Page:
This is a picture of the outdoor swimming pool at Rhyl which opened in the 1930’s and was a central part of any Rhyl, or holidaymaker childhood. If you are thinking it was a fair size, you are only looking at the first quarter of it – it was 25 yards wide and 100 yds long. By the time I was swimming there in the sixties, that fountain had been removed to the other end of the pool and additional seating put in. It was possible to sit on the tiered seating to the right of the picture and roast in the sun as you were sheltered from the wind and facing south. I know a few families who, amongst the picnic they would bring for their day at the baths, would be a bottle of cooking oil which acted as a suntan browning agent!

The doors to the left of the picture led into the changing rooms which, in their cold dampness, mould and heady mixture of urine and chlorine were as welcome as a goblin’s grotto.

You entered the baths by the side of the building with the sloped roof. Only once in, and having paid was the board giving the water temperature displayed. If it was touching 70F then it was comfortable. Below that it was decidedly chill, and a north wind blowing completed the freezing misery.

All primary school children in Rhyl were invited to learn to swim at the baths for free. We would all make our way up through the town in a crocodile and enter past the turnstile to be greeted with the horror of the April temperature – I think the coldest I was ever made to swim in was 47F! We would be lined up and pushed in the water if we were reluctant, by well wrapped up[ teachers who told us to stop complaining as we’d warm up when we had been in for a while! We were meant to be doing our 25 yard swimming badge. I cheated and put one foot down so as to get across the pool as quickly as possible and back into the changing rooms.

There was tarmac around the poolside and unfortunately this had broken up with constant use so that it was agony making your way to the far end where most of the locals congregated.

The baths closed in the mid seventies when the pier and the Pavilion Theatre were also demolished. It can be difficult today to remember where exactly the baths were sited, but if you stand outside the Pier Hotel and look across at the Events Arena the metal tower at the highest point of the arena represents the position of the diving boards in the baths.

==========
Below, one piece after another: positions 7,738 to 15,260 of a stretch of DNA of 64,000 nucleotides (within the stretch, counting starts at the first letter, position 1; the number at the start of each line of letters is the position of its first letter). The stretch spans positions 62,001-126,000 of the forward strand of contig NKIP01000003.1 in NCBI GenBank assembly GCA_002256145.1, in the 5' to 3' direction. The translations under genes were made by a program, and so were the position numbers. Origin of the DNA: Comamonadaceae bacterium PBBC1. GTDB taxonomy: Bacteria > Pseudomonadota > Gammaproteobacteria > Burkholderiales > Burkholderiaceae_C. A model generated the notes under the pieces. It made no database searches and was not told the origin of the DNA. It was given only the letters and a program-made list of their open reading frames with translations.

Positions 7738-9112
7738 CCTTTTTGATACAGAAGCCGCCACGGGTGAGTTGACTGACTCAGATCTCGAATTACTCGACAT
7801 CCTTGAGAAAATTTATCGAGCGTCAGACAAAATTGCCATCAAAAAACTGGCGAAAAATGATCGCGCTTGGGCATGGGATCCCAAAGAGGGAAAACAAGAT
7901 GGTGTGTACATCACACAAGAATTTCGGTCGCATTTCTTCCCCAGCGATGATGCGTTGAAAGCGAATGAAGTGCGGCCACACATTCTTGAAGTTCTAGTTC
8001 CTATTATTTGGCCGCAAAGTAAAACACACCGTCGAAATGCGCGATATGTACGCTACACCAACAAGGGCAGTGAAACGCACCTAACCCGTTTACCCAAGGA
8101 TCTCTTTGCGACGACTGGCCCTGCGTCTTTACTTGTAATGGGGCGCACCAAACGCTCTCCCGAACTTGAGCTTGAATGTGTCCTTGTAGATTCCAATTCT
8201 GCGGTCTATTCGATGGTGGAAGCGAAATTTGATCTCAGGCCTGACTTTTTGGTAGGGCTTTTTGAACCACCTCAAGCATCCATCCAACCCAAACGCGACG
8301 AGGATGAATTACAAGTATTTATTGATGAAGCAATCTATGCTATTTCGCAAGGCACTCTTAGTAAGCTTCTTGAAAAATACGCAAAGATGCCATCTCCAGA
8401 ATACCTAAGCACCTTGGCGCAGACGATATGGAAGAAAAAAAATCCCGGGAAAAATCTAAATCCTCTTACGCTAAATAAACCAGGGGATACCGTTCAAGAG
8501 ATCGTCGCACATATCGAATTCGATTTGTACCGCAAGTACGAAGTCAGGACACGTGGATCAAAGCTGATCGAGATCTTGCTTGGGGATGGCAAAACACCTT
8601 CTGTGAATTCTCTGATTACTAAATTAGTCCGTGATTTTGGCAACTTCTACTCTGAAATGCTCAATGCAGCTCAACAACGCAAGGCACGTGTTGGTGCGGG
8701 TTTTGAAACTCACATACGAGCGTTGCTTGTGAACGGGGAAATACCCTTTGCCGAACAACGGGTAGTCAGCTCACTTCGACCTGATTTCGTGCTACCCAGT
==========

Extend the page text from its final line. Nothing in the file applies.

The coldness of the water in the baths served as ample warning never to venture too far out, or to be too adventurous in the sea. As my cousin Gerald, who served on the Rhyl Lifeboat and could not swim, reminded me, where the sea is concerned, it does not matter how good a swimmer you are, you are never stronger than the sea!

Read a whole chapter on the baths in The Reso!



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Rhyl Summer Holiday posters from British Railways


For a time before and after World War Two when the railways pushed very hard to transport people from their home towns to their holiday destinations. The golden time was when the legislation came in to give people paid holiday leave.


The major tool for this marketing was the stunningly attractive posters in vivid colours which would be displayed in stations inland. Here are some post war posters declaring the virtues of Rhyl as a holiday destination – they date from some time after 1948 which was when the nationalised British Railways were set up.


All the pictures are posed on the Rhyl beach in the West End given the orientation of the Pavilion Theatre in the pictures. They all may well have enjoyed a “Happy and Healthy” holiday, but as locals would be able to tell them, they were sitting uncomfortably close to the town sewage outlet pipe!

Rhyl was quite unusual in having a north facing beach – so to have the sun on your face all day, you’d need to face inland. Some of the shelters on the beach faced south and were known as the “south of France!”